Board of directors
as of 08/07/2023
SOURCE: Self-reported by organization
Board chair

Dr Dharma Singh Khalsa

Alzheimer's Research & Prevention Foundation

Term: 1993 - 2023

Kirti Khalsa

Alzheimers Research & Prevention Foundation

Randall Brooks


Bert Beatty

Fletcher Wilkins

Bert Beatty

Le Craven

Board leadership practices

SOURCE: Self-reported by organization

GuideStar worked with BoardSource, the national leader in nonprofit board leadership and governance, to create this section.

  • Board orientation and education
    Does the board conduct a formal orientation for new board members and require all board members to sign a written agreement regarding their roles, responsibilities, and expectations? Yes
  • CEO oversight
    Has the board conducted a formal, written assessment of the chief executive within the past year ? Yes
  • Ethics and transparency
    Have the board and senior staff reviewed the conflict-of-interest policy and completed and signed disclosure statements in the past year? Yes
  • Board composition
    Does the board ensure an inclusive board member recruitment process that results in diversity of thought and leadership? Yes
  • Board performance
    Has the board conducted a formal, written self-assessment of its performance within the past three years? No

Organizational demographics

SOURCE: Self-reported; last updated 8/7/2022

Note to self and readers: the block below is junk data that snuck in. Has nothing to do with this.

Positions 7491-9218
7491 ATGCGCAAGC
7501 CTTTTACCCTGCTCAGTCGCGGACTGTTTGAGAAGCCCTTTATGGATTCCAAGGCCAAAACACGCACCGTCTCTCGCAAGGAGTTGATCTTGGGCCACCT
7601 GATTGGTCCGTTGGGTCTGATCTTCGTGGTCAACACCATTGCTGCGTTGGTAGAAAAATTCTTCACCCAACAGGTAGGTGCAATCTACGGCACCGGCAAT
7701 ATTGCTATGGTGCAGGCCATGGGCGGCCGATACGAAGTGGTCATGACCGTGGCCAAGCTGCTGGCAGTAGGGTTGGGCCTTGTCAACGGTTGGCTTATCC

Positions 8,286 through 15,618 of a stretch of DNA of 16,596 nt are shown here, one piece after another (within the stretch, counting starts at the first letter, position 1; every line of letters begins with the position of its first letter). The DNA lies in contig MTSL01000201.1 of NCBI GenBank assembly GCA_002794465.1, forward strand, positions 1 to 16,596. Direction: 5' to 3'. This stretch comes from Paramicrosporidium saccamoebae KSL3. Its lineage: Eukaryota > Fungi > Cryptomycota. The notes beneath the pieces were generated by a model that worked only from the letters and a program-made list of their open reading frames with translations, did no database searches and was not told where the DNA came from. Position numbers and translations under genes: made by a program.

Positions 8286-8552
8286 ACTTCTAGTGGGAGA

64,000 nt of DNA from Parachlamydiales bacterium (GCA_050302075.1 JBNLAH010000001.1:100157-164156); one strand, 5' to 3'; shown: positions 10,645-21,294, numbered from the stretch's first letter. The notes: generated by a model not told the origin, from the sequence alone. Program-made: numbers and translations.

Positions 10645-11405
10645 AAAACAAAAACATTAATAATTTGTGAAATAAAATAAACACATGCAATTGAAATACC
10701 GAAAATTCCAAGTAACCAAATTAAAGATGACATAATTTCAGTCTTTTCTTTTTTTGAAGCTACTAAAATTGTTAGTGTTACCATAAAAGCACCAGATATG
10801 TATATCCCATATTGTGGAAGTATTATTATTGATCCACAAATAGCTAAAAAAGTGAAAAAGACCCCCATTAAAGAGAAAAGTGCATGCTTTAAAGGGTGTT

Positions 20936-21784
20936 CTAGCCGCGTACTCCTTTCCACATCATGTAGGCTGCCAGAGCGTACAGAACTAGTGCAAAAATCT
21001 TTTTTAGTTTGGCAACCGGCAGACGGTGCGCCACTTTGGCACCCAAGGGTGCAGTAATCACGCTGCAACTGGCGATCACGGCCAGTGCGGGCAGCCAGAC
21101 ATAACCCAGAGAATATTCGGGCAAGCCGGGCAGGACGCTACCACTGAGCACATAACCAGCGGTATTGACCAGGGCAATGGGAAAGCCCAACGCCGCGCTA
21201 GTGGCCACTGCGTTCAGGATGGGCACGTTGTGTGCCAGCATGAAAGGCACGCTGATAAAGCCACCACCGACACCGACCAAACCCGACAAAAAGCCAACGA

Who works and leads organizations that serve our diverse communities? Candid partnered with CHANGE Philanthropy on this demographic section.


The organization's leader identifies as:

Race & ethnicity
Gender identity
Male, Not transgender
Sexual orientation
Heterosexual or Straight
Disability status
Person without a disability

Race & ethnicity

Gender identity

Transgender Identity

Sexual orientation


Equity strategies

Last updated: 08/07/2022

GuideStar partnered with Equity in the Center - an organization that works to shift mindsets, practices, and systems to increase racial equity - to create this section. Learn more

  • We review compensation data across the organization (and by staff levels) to identify disparities by race.
  • We analyze disaggregated data and root causes of race disparities that impact the organization's programs, portfolios, and the populations served.
  • We disaggregate data to adjust programming goals to keep pace with changing needs of the communities we support.
Policies and processes
  • We seek individuals from various race backgrounds for board and executive director/CEO positions within our organization.
  • We have community representation at the board level, either on the board itself or through a community advisory board.
  • We help senior leadership understand how to be inclusive leaders with learning approaches that emphasize reflection, iteration, and adaptability.
  • We engage everyone, from the board to staff levels of the organization, in race equity work and ensure that individuals understand their roles in creating culture such that one’s race identity has no influence on how they fare within the organization.